Title: God's covenant blessings includes all (stranger & people from the East)
More inclusiveness for the “stranger” / those not born into the Israelite nation:
In Numbers 10 there is a passage about Moses’ brother-in-law, Hobab. (Numbers 10:29-32) At first read I thought it was talking about Moses’ father-in-law, Jethro, but calling him a different name.
“Num 10:29-33 And Moses said unto Hobab, the son of Raguel the Midianite, Moses' father in law, We are journeying unto the place of which the LORD said, I will give it you: come thou with us, and we will do thee good: for the LORD hath spoken good concerning Israel. And he said unto him, I will not go; but I will depart to mine own land, and to my kindred. And he said, Leave us not, I pray thee; forasmuch as thou knowest how we are to encamp in the wilderness, and thou mayest be to us instead of eyes. And it shall be, if thou go with us, yea, it shall be, that what goodness the LORD shall do unto us, the same will we do unto thee. And they departed from the mount of the LORD three days' journey: and the ark of the covenant of the LORD went before them in the three days' journey, to search out a resting place for them.”
Jethro had come to the Israelites, to bring Moses’ wife and sons to be with him, when they reached Rephidim, a bit before they came to Mt Sinai (which I guess was near Jethro’s home). That’s all recorded in Exodus 18 – where he encouraged Moses to spread his load with the appointment of rulers over thousands, hundreds, fifties & tens. Then in verse 27 it says “And Moses let his father in law depart; and he went his way into his own land.” Then in the next verse (Ex19:1) it says that they came to the wilderness of Sinai in the third month after leaving Egypt.
They then spent quite a while at Sinai. In Numbers 9:1 we find out that it was now the “first month of the second year after they were come out of the land of Egypt.” So Numbers 10 occurs quite a while after Jethro had gone back to his own land. At the end of Numbers 10 we find the Israelites moving on from Mt Sinai. So perhaps Moses’ brother-in-law had stayed with them the whole time while at Mt Sinai – with the giving of the law, the setting up of the Tabernacle, the organising of the camp etc.
If he had been with them for almost a year, he would have been joining in with their system of worship of the true God. Although I guess Hobab had been brought up worshiping the true God, as his father, Jethro or Reuel (Ex 2:18), was priest/prince of Midian (Ex 2:16; 3:1), and the Midianites were descendants of Abraham, from Keturah, his wife after Sarah died, (Ex 25:1,2). Abraham had given all he had to Isaac, but had given his other sons gifts and sent them to live in the “east country.” We would assume they were trained to worship the God of Abraham.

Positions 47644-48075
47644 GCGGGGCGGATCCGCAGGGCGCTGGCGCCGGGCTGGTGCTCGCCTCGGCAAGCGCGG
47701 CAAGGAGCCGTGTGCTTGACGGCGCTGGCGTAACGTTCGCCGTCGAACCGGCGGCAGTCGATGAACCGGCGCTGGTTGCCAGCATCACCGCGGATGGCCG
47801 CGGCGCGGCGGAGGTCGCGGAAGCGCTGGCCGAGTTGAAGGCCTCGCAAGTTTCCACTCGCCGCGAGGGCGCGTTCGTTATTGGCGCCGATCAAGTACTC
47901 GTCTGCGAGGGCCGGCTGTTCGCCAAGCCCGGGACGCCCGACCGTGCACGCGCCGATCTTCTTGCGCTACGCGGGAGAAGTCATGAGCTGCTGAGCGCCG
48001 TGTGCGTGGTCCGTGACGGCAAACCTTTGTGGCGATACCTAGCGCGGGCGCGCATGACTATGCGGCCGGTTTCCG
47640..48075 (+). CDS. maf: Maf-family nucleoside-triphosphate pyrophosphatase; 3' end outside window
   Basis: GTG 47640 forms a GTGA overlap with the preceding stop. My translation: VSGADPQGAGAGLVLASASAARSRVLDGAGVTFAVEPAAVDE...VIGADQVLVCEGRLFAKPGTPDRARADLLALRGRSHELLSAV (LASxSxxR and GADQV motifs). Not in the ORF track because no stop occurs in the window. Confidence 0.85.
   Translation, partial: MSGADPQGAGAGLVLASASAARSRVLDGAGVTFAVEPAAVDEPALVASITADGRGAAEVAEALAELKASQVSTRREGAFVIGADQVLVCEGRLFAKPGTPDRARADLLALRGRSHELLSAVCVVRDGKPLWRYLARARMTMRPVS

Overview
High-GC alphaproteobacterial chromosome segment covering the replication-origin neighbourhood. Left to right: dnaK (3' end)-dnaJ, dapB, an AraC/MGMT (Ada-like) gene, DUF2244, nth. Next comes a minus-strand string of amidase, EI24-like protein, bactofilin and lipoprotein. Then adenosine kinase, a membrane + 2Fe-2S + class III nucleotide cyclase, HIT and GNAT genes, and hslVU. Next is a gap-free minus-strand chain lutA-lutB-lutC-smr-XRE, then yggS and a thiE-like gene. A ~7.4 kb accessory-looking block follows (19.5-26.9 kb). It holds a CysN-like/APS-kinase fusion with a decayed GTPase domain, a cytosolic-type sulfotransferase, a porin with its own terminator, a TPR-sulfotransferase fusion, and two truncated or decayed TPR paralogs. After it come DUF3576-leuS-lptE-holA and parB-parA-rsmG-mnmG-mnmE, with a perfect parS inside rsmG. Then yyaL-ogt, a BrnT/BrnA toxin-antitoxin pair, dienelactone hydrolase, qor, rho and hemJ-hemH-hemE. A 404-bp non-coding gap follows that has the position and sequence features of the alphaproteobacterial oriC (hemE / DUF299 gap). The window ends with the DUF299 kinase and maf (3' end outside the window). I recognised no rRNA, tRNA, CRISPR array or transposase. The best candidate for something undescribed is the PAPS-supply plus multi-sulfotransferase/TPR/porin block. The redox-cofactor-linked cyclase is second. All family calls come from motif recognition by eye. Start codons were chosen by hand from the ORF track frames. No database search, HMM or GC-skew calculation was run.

So now, as the Israelites are about to move on from Mt Sinai toward the “promised land”, Moses encourages his brother-in-law to come with them. Hobab says he will go back to his own land, but Moses pleads with him not to leave them, as he knew the wilderness and could be their guide: “thou mayst be to us instead of eyes.” Hobab’s whole life had been spent in that region and his knowledge of the area could be a blessing to God’s people. I also would think that Moses’ wife, Zipporah, would have loved having her brother and nieces and nephews along for the journey. We do not find a verse saying that Moses let Hobab go back to his own country, as had been said of Jethro. So we would assume that Hobab chose to stay with the Israelites.
Then is the wonderful promise of inclusion: “And it shall be, if thou go with us, yea, it shall be, that what goodness the LORD shall do unto us, the same will we do unto thee.” This Midianite (another descendant of Abraham) was to be included in the covenant promises that the Lord had given to the Israelites; and the Israelites would treat this Midianite with the same kindness/goodness that God had treated them.
Here is much encouragement:
God includes in his covenant promises and blessings for obedience: (1) the stranger (see previous blog) – those that were not descendants of Abraham (eg Canaanites etc in the old testament period; Gentiles in the new testament period) who wanted to sojourn with the Israelites and worship the true God with them; and (2) other descendants of Abraham, not from the Israel/Jews (could we say those from the East – eg Ishmaelites, Midianites – today we might say Muslims etc) who also chose to worship the true God with the Israelites/spiritual Israel today.
There is also much instruction we can learn from this text: We need to treat others in the same way God has treated us.
It is good to ponder these things; to be encouraged – we can all be included in God’s covenant promises; and to be instructed – to treat all people as God treats them.